A SLIM REED OF HOPE…MAYBE

It’s hard to look ahead by looking back, but since there’s no alternative it’s everyone’s favorite sport.
So it goes in economic forecasting. We’re all reliant on yesterday’s numbers. Beggars can’t be choosy, but they’re always busy, which brings us to this morning’s update on retail sales for February. The news isn’t good, but it’s not necessarily getting worse, or so it appears. For the moment, that constitutes progress and perhaps even reason for hope.
As our chart below shows, retail sales contracted in February by a slight 0.1% on a seasonally adjusted basis. That’s no reason to cheer, but it’s a heck of a lot better than the steep 1%-3% monthly drops in the last four months of last year.

January’s 1.8% advance for retail sales suggested that maybe the bleeding had stopped, although that idea is again on the defensive in light of last month’s modest setback.


Although no one thinks consumer spending is poised for a roaring comeback any time soon, there’s still reason to think that the worst of the declines in retail spending is behind us. One reason is that while sales overall slipped last month, a few corners managed to post gains.
Electronics and appliance stores reported higher sales by 1.7% last month on a seasonally adjusted basis. Meanwhile, furniture and home furnishings eked out a 0.7% rise in February. Clothing stores and general merchandise establishments were also higher on the month.
Encouraging, but it’s still much too early to draw conclusions. Sales could just as easily take a general turn down again in the coming months given the depth of the current economic troubles. In fact, the limited bright spots last month may simply be a temporary bout bottom fishing as consumers snap up goods at bargain prices born of the recession.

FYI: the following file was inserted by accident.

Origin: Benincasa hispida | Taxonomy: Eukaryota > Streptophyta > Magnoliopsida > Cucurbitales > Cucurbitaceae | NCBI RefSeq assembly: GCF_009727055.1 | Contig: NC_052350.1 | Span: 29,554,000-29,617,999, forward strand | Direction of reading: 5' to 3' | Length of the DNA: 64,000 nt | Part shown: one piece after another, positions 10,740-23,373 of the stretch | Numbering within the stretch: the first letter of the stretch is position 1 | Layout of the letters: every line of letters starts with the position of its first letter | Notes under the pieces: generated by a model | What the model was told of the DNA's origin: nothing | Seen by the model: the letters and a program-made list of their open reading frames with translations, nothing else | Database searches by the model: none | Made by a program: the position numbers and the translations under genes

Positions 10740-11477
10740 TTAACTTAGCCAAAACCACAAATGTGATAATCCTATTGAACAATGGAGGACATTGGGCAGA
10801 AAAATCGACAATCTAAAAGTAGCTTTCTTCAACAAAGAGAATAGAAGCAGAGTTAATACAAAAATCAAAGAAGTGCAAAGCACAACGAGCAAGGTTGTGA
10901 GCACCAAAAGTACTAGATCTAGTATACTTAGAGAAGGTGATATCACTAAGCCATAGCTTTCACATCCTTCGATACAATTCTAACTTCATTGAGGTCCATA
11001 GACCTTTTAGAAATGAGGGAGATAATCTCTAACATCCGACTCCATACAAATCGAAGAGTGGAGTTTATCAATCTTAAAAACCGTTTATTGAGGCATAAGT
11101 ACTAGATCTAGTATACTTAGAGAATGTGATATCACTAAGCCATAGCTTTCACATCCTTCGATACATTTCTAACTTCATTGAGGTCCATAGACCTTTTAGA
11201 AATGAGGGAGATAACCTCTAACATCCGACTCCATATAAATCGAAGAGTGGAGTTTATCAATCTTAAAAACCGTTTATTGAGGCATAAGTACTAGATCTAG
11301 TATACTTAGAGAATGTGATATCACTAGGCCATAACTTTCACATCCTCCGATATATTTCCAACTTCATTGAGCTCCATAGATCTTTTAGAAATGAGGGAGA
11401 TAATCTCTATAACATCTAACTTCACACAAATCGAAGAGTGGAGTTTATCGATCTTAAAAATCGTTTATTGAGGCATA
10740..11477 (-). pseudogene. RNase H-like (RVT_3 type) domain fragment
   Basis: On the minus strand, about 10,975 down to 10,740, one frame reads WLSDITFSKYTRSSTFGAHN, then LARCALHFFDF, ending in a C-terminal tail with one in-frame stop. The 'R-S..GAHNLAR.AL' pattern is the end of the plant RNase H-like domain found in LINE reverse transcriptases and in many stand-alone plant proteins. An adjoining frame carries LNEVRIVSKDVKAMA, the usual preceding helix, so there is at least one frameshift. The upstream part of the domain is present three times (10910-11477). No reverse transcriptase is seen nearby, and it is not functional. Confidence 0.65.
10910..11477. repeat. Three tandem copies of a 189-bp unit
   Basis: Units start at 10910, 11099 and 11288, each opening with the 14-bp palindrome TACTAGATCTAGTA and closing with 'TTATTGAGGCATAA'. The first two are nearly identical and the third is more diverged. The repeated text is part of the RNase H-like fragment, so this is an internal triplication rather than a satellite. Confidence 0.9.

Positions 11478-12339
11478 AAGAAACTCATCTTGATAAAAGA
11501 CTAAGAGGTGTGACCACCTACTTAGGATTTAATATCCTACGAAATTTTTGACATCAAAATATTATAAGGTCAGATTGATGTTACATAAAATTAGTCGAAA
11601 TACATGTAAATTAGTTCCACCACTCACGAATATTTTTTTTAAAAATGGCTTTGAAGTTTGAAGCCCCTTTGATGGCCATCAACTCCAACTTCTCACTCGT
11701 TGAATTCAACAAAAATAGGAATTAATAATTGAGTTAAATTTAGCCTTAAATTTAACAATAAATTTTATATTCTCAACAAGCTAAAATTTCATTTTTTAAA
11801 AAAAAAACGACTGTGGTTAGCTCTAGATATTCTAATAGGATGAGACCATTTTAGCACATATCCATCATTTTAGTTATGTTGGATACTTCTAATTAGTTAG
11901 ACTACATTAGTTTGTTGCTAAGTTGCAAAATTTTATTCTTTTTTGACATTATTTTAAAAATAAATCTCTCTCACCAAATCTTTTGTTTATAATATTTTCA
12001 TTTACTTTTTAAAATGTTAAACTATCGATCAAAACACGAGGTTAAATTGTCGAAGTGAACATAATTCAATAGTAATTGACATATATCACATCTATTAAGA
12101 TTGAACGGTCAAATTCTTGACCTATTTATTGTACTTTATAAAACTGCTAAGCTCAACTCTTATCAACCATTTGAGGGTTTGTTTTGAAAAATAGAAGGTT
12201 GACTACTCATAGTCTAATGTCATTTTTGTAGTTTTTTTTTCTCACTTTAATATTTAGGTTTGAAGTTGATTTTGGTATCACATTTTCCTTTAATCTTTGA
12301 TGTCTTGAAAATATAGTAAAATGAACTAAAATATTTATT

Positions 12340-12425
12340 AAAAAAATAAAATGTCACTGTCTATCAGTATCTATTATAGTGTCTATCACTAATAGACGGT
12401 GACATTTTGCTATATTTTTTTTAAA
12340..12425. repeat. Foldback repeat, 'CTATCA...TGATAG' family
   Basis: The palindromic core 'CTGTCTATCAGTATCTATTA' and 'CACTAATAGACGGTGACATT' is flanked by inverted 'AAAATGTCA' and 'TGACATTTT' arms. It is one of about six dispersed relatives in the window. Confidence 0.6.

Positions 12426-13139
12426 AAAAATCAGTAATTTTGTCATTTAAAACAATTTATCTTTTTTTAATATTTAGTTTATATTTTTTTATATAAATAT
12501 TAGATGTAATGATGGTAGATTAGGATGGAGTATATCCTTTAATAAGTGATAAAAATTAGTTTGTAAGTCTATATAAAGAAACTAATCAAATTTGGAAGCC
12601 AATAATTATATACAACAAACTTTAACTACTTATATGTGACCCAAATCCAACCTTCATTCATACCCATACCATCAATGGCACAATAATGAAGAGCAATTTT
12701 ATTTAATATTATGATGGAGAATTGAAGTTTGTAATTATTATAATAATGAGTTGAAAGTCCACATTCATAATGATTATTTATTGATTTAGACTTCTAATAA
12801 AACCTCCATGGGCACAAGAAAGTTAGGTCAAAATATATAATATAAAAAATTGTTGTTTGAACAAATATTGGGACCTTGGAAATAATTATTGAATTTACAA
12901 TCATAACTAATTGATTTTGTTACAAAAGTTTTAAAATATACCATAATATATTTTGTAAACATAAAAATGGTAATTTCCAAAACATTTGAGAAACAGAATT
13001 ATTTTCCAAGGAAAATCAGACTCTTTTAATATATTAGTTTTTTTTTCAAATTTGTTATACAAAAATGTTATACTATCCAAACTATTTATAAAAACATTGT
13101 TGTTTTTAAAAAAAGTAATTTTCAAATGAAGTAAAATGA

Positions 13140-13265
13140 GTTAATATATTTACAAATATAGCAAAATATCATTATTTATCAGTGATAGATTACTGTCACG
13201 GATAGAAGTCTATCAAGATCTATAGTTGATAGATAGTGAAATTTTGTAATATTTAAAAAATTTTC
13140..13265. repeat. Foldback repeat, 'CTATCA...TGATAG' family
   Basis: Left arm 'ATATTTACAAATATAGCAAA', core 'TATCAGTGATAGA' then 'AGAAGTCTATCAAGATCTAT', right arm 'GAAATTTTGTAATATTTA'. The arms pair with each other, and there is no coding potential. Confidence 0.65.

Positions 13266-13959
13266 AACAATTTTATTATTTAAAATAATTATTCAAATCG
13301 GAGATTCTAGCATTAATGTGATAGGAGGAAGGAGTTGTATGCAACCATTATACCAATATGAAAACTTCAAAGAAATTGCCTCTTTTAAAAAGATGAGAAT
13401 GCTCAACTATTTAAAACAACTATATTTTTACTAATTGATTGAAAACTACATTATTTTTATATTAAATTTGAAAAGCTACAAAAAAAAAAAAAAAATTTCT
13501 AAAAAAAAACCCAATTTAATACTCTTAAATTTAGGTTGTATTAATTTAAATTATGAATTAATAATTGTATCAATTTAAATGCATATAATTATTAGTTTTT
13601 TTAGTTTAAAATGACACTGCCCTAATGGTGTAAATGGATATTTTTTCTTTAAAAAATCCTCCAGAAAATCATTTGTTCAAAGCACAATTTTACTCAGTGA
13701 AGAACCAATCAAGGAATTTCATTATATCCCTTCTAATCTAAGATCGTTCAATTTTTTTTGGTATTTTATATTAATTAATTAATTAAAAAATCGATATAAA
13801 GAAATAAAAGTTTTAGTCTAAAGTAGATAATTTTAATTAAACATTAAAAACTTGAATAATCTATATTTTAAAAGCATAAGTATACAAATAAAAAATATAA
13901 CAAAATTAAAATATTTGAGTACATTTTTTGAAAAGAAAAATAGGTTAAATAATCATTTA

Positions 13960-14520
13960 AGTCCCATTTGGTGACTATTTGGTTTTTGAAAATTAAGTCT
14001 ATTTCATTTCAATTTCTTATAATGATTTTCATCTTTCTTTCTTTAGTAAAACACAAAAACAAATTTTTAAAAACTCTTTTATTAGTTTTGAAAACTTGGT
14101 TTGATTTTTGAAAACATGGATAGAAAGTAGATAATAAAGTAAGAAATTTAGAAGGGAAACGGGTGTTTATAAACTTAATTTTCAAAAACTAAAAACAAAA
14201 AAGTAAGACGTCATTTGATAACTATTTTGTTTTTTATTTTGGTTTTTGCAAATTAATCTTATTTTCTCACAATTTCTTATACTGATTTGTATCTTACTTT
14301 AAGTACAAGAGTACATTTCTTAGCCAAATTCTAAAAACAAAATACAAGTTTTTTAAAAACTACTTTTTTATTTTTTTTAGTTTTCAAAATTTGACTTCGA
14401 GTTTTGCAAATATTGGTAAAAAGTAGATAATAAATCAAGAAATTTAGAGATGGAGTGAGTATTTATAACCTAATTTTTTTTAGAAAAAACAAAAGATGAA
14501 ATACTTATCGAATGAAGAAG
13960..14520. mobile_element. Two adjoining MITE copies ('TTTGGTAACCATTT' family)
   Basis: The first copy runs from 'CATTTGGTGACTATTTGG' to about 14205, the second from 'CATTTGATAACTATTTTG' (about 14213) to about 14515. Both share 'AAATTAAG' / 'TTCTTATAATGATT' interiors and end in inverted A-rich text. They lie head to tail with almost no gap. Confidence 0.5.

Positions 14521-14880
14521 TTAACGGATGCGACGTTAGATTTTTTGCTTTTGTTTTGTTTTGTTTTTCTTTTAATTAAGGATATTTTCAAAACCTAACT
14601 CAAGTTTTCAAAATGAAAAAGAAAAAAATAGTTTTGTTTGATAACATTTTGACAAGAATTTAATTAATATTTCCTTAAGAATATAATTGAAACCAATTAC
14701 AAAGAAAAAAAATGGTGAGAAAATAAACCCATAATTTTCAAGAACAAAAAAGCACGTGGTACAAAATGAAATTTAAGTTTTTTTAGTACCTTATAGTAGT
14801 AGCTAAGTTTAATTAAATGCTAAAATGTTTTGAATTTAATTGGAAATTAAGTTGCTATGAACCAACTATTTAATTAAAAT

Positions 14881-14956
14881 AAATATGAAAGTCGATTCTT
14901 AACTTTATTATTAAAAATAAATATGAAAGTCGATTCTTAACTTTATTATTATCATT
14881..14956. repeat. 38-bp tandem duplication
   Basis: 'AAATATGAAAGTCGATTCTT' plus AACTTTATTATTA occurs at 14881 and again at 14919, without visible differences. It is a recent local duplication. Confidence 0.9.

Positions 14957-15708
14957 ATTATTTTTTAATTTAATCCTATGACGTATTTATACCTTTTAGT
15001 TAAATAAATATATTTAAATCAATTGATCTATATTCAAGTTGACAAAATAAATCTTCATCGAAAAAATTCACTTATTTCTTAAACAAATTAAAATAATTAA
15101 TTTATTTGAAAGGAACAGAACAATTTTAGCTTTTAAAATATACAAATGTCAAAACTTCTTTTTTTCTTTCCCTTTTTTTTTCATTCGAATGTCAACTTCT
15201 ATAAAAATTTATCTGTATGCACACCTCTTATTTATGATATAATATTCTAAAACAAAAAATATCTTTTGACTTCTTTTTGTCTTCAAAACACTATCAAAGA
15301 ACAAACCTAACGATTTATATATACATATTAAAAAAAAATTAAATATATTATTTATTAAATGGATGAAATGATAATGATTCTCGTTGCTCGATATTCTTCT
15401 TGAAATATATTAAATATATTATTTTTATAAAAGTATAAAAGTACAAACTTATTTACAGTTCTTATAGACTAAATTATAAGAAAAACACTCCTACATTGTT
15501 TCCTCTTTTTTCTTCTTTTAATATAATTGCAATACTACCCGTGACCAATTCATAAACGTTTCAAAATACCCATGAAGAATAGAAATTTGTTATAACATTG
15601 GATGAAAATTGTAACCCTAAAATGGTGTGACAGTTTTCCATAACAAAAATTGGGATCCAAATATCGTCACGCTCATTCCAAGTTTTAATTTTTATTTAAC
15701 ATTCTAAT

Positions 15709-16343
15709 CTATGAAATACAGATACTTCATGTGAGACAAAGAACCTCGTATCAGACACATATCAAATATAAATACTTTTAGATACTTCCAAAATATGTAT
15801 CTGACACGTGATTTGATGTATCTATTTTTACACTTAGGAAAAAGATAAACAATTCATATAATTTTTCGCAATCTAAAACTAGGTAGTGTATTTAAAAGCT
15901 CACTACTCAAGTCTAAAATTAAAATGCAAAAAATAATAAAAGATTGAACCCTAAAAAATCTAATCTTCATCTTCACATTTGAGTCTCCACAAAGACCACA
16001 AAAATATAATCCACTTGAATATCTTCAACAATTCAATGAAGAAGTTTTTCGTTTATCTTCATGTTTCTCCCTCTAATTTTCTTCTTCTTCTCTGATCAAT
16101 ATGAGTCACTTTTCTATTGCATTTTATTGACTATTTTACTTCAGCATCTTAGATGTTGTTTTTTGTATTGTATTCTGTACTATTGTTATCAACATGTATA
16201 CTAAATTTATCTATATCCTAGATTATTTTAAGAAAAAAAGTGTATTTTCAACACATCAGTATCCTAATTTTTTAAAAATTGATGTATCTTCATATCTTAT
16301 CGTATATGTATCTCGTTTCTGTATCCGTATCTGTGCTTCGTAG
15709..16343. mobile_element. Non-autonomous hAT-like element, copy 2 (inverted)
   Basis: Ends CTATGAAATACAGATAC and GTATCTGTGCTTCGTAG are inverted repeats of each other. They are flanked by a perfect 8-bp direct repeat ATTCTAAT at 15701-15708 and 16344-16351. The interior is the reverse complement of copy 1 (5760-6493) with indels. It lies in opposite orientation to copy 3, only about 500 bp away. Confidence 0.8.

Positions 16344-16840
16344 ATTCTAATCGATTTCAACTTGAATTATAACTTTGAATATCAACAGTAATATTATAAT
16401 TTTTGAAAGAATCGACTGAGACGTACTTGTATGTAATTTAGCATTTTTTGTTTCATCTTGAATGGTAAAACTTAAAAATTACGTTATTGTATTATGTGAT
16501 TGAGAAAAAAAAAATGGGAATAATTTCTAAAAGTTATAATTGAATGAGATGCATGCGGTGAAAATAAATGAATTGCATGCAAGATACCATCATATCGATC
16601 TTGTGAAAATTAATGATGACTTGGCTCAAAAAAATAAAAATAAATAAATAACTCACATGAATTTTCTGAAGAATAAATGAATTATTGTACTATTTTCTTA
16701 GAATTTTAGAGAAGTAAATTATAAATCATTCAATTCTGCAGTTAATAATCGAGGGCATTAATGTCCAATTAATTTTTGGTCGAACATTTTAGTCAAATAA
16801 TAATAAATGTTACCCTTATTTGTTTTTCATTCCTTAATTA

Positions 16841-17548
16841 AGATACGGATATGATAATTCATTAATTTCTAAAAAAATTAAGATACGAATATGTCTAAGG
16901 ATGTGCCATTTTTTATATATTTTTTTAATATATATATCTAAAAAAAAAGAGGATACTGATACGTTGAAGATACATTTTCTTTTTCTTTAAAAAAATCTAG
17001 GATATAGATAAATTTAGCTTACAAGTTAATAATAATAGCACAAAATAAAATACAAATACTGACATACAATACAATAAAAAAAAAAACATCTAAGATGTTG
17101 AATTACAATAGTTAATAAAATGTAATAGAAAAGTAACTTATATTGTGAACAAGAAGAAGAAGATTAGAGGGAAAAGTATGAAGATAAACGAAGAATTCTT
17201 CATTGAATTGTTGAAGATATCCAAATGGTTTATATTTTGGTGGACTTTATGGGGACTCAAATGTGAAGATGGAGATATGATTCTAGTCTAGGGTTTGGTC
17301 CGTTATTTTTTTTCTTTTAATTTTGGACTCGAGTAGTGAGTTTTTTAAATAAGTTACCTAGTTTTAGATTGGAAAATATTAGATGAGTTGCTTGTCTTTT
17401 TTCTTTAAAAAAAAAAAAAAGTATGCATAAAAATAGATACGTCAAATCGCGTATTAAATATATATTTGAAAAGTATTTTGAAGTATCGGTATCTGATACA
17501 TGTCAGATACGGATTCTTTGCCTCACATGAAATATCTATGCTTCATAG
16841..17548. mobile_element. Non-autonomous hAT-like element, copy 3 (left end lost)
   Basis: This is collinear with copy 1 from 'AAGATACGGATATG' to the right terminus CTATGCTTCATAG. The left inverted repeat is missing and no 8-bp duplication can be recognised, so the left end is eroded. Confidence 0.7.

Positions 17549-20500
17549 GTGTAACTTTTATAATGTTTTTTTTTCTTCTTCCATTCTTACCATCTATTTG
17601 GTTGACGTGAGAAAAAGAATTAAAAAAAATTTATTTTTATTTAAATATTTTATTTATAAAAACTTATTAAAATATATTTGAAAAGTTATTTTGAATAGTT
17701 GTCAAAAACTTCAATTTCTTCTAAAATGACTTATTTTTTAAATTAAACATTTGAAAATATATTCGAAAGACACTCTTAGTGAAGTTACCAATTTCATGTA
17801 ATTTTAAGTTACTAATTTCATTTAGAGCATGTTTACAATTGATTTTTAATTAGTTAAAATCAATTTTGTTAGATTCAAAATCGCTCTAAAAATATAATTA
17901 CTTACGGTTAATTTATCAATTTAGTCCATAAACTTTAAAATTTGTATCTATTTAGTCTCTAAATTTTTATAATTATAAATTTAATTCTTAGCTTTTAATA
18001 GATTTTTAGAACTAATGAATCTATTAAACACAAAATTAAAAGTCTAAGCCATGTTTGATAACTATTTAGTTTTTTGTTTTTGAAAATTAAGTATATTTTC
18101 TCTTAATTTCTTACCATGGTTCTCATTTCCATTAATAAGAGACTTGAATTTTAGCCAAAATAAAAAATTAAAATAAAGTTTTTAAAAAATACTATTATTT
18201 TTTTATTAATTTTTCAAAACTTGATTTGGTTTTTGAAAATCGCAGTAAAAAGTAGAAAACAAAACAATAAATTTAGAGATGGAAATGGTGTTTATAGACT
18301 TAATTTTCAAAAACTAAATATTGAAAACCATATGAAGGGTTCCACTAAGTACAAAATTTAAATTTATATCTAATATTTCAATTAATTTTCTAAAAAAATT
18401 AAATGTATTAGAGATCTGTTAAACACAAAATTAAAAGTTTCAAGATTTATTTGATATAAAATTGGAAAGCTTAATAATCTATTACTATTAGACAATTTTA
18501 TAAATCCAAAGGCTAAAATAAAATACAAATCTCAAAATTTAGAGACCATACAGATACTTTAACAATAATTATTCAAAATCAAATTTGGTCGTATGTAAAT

It’s going to take quite a few more months to convince this editor that something approaching stabilization has arrived in retail sales. Even then, it’s a long way to expecting a sustained rebound in consumer spending. The economy is still suffering and consumers are wary, and they’re likely to remain wary for the foreseeable future.
Indeed, today’s news on initial jobless claims reminds that the outlook for the labor market remains troubling. New filings for unemployment benefits rose by 9,000 to 654,000 last week, a sign that the economy is still under quite a bit of negative stress. The health of the labor market is closely tied to retail sales so until we also see some signs that the job less is at least slowing, no one should expect much for the retail industry.
That said, maybe, just maybe, there’s a bottom in sight for retail sales. Deciding if today’s numbers are a down payment on that hope will take time, and much depends on what happens next in the labor market. But the first step in a 1,000-mile journey has to start somewhere.

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